What are the AI ethical frameworks?
Good technological design requires an ethical framework within which the technology can be designed, developed and deployed
Every Ethical Framework includes three elements: Purpose, values, principles. The Ethics Centre explains the value of an ethical framework with regards to technology: “An ethical framework allows us to pursue excellence.
By basing our thoughts, decisions and actions in a clear statement of why we’re here, what we stand for and where we draw a line in the sand, we go far beyond a ‘do no harm’ approach to ethics. Instead, we’re able to imagine the best version of something – in this case, the best kind of technology… It doesn’t just outline the minimum standard, it also explains the ideal we should be striving for”.
As part of the Australian Government’s commitment to build Australia’s AI capabilities, the Department of Industry, Science, Energy and Resources is currently developing an AI Ethics Framework to guide businesses and governments looking to design, develop and implement AI in Australia.
In its current state, the framework consists of the following eight voluntary principles:
Human, social and environmental wellbeing: Throughout their lifecycle, AI systems should benefit individuals, society and the environment.
Human-centred values: Throughout their lifecycle, AI systems should respect human rights, diversity, and the autonomy of individuals.
Fairness: Throughout their lifecycle, AI systems should be inclusive and accessible, and should not involve or result in unfair discrimination against individuals, communities or groups.
Privacy protection and security: Throughout their lifecycle, AI systems should respect and uphold privacy rights and data protection, and ensure the security of data.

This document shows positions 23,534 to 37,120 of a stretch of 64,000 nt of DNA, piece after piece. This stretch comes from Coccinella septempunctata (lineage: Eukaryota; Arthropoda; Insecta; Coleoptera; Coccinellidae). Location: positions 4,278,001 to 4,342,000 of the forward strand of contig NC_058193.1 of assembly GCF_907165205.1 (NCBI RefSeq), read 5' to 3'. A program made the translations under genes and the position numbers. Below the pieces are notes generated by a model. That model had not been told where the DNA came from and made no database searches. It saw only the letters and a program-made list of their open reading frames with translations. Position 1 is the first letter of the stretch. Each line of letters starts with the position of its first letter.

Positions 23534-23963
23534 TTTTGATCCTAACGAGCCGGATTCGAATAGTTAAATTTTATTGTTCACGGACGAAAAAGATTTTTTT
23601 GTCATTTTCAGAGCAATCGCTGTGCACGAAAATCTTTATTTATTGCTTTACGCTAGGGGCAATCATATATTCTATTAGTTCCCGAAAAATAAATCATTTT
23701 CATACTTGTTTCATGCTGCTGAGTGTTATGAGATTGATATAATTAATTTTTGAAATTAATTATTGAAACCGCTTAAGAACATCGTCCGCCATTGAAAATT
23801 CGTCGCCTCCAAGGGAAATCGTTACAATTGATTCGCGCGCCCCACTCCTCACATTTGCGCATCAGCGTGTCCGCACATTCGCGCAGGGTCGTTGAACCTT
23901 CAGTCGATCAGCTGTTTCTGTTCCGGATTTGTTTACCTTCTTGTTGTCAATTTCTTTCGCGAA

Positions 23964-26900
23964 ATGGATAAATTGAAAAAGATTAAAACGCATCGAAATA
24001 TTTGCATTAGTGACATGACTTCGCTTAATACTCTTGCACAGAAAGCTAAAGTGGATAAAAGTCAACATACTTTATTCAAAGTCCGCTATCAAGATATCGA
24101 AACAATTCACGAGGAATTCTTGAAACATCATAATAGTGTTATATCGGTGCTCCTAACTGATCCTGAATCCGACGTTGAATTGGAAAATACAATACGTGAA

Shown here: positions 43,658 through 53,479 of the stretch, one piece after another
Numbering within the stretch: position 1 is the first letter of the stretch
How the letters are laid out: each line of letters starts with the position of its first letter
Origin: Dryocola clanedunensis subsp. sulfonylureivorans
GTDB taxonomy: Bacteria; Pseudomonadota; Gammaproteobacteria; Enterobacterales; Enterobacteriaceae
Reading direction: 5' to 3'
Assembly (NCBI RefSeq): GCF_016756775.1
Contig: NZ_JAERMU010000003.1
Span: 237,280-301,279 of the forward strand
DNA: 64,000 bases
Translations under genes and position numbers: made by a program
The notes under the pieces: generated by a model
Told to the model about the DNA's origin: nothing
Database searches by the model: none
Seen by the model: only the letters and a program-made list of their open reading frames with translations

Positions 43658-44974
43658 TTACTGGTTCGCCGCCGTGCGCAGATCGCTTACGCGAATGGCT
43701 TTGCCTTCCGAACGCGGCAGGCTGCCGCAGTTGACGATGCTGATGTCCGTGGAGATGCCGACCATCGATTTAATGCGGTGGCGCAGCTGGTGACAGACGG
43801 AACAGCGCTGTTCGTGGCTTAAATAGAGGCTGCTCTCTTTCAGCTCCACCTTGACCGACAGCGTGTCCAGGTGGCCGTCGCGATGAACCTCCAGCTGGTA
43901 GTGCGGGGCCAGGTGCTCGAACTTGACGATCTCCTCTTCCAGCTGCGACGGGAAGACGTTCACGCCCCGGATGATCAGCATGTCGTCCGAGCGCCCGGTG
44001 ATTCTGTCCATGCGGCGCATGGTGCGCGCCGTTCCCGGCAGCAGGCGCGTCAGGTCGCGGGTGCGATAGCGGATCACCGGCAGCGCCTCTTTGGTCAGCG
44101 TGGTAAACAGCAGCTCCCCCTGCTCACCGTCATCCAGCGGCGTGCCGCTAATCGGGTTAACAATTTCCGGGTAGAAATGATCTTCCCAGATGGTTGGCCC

Reliability and safety: Throughout their lifecycle, AI systems should reliably operate in accordance with their intended purpose.
Transparency and explainability: There should be transparency and responsible disclosure to ensure people know when they are being significantly impacted by an AI system, and can find out when an AI system is engaging with them.
Contestability: When an AI system significantly impacts a person, community, group or environment, there should be a timely process to allow people to challenge the use or output of the AI system.
Accountability: Those responsible for the different phases of the AI system lifecycle should be identifiable and accountable for the outcomes of the AI systems, and human oversight of AI systems should be enabled.
These principles are aspirational and intended to complement–not substitute–existing AI related regulations. Applying them when designing, developing, integrating or using AI systems will help to:
- achieve better outcomes
- reduce the risk of negative impact
- practice the highest standards of ethical business and good governance
To read about each of the principles in more detail, visit https://www.industry.gov.au/data-and-publications/building-australias-artificial-intelligence-capability/ai-ethics-framework/ai-ethics-principles